BRI Shifts Gear to ‘Small and Green’

‘Small and green are beautiful’ seems to be the new name of the game when it comes to #BRI, China’s flagship global geoeconomic initiative. In the face of rising criticisms alluding to ‘debt traps’, Chinese President Xi Jinping has been hammering home the point that China must now undertake ‘high-quality’ projects, which is politically correct code, for viable projects free of criticisms.

Critics point out that the #BRI has slowed down due to the backlash from ill-conceived and unviable mega infrastructure projects which flatter the ego rather than contribute to any significant socio-economic uplifting of the country where the project is implemented. The #COVID pandemic raging during the three years from 2020 to 2022, did not actually help either.

However, there are some signs of a small pick-up in pace as China gets ready to welcome world leaders to the 3rd #BRI Summit in Beijing this October 2023. This year will mark the 10th anniversary since the One Belt One Road was first announced in 2013 and would be an opportunity to take stock and to make any necessary adjustments.

Looking at the figures, during the first semester of 2023, #BRI projects amounted to USD 43 billion. Most of the financing went into mining but the size of the projects is smaller compared to the years following the inception of the Initiative. This trend is in line with China focusing on #CriticalMinerals which are essential in #decarbonization through the large-scale production of #EV.

Prospect Lithium Opens Lithhium Concentration Plant

In this area, African countries have been calling for more Local Value Addition (#LVA) and some Chinese companies have responded. Thus, Prospect Lithium, which was acquired by Zhejiang Huayou, invested some USD 300 million to build an ore concentration plant. On 5 July 2023, Zhejiang Huayou commissioned the plant at Goromanzi with a target capacity of 450,000 tonnes of lithium concentrates annually.

According to Fudan University Green Finance and Development Center, there were 103 BRI deals totaling USD 43.3 billion during first half of 2023 compared to USD 35 for the same corresponding period in 2022. The average deal size has dropped from USD 617 million in 2022 to USD 392 million in 2023.

Africa now seems to be the top destination for Chinese investments. That is not surprising as the US-China ties are still quite tense, and the USA has tried hard to coalesce the Western world into a United Front against China. As a matter of fact, Australia and Italy are considering withdrawing from #BRI. The USA also came up with the Build Back Better World (#B3W) but there does not appear to be much going on so far.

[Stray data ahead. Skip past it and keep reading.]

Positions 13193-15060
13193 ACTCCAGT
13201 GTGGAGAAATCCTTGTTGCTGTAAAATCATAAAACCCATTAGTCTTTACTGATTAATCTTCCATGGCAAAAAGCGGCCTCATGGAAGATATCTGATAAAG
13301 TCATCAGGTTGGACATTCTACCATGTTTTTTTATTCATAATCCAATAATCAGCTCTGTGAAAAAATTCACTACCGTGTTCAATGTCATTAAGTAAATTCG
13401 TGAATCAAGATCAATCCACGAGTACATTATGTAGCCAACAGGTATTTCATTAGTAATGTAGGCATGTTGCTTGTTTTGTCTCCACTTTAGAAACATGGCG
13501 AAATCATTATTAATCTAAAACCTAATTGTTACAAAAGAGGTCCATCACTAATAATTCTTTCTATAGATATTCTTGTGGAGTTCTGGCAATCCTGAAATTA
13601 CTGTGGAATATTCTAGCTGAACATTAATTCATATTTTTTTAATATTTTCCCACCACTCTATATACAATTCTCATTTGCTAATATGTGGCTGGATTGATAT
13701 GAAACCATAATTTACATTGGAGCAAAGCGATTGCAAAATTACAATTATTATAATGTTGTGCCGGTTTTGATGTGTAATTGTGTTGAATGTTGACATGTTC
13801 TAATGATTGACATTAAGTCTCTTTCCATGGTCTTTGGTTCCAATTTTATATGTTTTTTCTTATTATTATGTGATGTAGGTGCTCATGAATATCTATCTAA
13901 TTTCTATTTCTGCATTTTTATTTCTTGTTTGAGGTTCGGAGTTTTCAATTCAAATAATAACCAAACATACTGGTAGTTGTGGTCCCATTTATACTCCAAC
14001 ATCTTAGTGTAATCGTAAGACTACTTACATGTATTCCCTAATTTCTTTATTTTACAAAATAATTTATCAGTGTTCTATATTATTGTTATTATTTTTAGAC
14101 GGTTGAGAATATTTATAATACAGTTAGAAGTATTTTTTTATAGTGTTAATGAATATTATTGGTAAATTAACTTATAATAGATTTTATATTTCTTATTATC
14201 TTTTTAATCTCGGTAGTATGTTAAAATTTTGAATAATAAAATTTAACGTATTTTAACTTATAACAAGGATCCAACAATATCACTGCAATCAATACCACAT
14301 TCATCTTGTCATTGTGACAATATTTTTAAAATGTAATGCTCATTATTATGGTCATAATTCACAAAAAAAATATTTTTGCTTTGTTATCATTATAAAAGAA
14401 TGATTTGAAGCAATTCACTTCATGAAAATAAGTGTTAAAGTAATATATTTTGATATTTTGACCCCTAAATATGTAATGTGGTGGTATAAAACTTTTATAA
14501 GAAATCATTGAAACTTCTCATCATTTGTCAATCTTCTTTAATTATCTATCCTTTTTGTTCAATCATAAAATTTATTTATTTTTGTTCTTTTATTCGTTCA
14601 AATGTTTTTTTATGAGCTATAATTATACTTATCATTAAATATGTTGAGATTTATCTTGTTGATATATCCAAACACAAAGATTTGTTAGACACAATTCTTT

One of key focus areas of #BRI efforts lies in developing infrastructure to support trade such seaports and railways around Africa. So far, the original Tanzania-Zambia Rail (#TAZARA) has been extended to DR Congo and Angola. In addition, China has built, expanded or is operating several ports all around the African coast from the Atlantic Ocean to the Indian Ocean. China is particularly active in West Africa when it comes to port development.

During the first half of 2023, President XI Jinping has already received close to 10 Africa leaders in Beijing. Most of have them have officially expressed the wish to strengthen cooperation with China under the #BRI, #FOCAC or #GDI frameworks. In addition, the AU has reiterated the wish to focus on certain flagship projects identified under #Agenda2063.

Key Rail Lines in Africa

The China-Africa Economic and Trade Expo took place in Changsha last May 2023. Based on estimates, 150 agreements worth USD 10 billion were signed during the flagship event to boost China-Africa cooperation.

As a matter of fact, out of the 55 states which are members of the African Union, 52 have signed the BRI MOU with China. The notable exceptions are Eswatini, Western Sahara and Mauritius. Eswatini has not joined because it continues to maintain diplomatic ties with Taipei. Western Sahara is recognized by the African Union but not so yet by the UN and China. Mauritius has apparently succumbed to ‘external pressure’ in order not to join the Chinese club.

To counter the narrative about ‘Debt Trap’, China has also written off the debt for 17 African countries. Recently, China and other lenders have reached a common accord to restructure the debt of Zambia, which defaulted on its foreign payments during the COVID.

NamPower and Subsidiary of China Energy Sign PPA

The other perceptible trend is to move toward Green Projects which are in line with the UN #SDG and the fight against #ClimateChange. The extraction and monetization of #CriticalMinerals is a step in the right direction, but Africa nations wants more Local Beneficiation.

Of the recent green projects is for a wind farm in Luderitz, Namibia. NamPower and CERIM Luderitz Energy formed a JV to develop a 50-MW wind project. In turn CERIM Luderitz Energy is a JV between China Energy and Namibian company Riminii Investments. The project cost is estimated at USD 94 million ($ 1.4 billion namibian dollars) and will take 27 months to complete.

It is worth noting that the project is being undertaken under the FDBOT model. The JV will thus act as an Independent Power Producer (IPP). NamPower is not only the shareholder in the JV but also the offtaker for the green power produced with a Power Purchase Agreement (PPA) lasting 25 years.

At the next #BRI Summit in October 2023, observers will be watching closely how China balances its interests versus those of the African countries to achieve the so-called ‘win-win’ formula, that China is so fond of employing.